They are raising their children to be bilingual, they go to an English school and speak to them in Japanese at home.

They are one of the happiest families I know.
posted by wingless_angel at 4:07 PM on December 21, 2008

I am in a very similar situation with my wife, and I actually find there are as many positive aspects to the situation as there are negative. We are both multilingual, but the language that we share the greatest overlap in skills is English (my native language), so we use that mixed with Korean (hers) about 60/40 most of the time at home.

But I find that imperfectly being able to speak each others' native tongues forces us to go more slowly, explain more carefully, listen harder, and all of that creates a more positive dynamic between us of working at communication rather than just taking it as a given. That's a good thing. Sure, there are misunderstandings and difficulties sometimes. It's not like that doesn't happen between couples who speak the same native tongue, though.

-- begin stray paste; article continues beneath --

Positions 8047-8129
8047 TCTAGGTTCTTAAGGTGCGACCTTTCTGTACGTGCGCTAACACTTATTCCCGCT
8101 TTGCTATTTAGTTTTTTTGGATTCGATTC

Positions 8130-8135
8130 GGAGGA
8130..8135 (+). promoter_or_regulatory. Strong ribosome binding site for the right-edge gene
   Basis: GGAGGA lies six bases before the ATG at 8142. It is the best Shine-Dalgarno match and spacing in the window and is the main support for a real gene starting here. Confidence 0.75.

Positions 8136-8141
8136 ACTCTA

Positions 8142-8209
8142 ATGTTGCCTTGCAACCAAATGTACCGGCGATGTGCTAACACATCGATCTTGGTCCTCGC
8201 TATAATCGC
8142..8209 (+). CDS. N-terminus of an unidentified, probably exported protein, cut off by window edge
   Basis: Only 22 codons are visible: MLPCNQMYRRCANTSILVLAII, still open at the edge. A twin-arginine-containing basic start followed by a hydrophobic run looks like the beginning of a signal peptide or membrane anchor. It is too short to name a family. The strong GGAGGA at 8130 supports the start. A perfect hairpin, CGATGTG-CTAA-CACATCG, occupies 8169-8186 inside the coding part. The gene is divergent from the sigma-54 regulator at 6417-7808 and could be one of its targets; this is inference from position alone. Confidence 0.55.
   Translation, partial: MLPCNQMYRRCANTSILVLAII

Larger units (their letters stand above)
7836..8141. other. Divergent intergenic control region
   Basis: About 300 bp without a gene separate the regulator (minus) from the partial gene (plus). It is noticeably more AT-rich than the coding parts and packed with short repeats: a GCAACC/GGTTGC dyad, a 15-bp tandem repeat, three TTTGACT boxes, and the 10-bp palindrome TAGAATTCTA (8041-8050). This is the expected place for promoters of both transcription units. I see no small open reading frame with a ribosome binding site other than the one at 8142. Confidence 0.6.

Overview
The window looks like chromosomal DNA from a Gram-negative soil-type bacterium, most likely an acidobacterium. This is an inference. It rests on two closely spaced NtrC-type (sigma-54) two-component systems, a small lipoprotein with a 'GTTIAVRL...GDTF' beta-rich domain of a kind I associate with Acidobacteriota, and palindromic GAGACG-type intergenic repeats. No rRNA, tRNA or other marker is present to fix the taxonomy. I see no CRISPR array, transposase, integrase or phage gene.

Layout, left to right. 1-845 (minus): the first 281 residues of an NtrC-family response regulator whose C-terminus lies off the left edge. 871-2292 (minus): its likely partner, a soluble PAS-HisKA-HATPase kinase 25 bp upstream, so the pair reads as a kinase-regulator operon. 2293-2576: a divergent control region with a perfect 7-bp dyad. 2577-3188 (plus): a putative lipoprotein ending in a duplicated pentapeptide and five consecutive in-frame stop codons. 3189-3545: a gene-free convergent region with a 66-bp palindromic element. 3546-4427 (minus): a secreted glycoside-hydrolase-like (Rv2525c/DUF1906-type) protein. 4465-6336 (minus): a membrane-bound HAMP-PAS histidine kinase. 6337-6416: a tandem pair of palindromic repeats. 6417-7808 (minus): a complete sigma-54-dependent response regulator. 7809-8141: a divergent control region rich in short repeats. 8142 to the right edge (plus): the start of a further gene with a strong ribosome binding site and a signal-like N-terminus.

Neither of us are the most gregarious or talkative people though, so perhaps we are unusual in that.
posted by stavrosthewonderchicken at 5:04 PM on December 21, 2008 [1 favorite]

Bonus: your kids will be bilingual.
Not necessarily. My Japanese husband was too lazy to teach my daughter, so at 15 she only knows a few phrases-- most of which I taught her.

I wish I could tell you it is all smooth sailing, but in my own case I got divorced after 18 years mainly because of the language barrier. I got tired of trying to share my fears, only to be laughed at. At not being able to tell my husband a joke. At not being able to share books or watch most movies together. At 22, it seemed as though no effort would be too great because I liked and loved him so much, but as 40 approached, I found myself lost and exhausted with the effort of trying to live with a man who was becoming more culturally entrenched as he aged.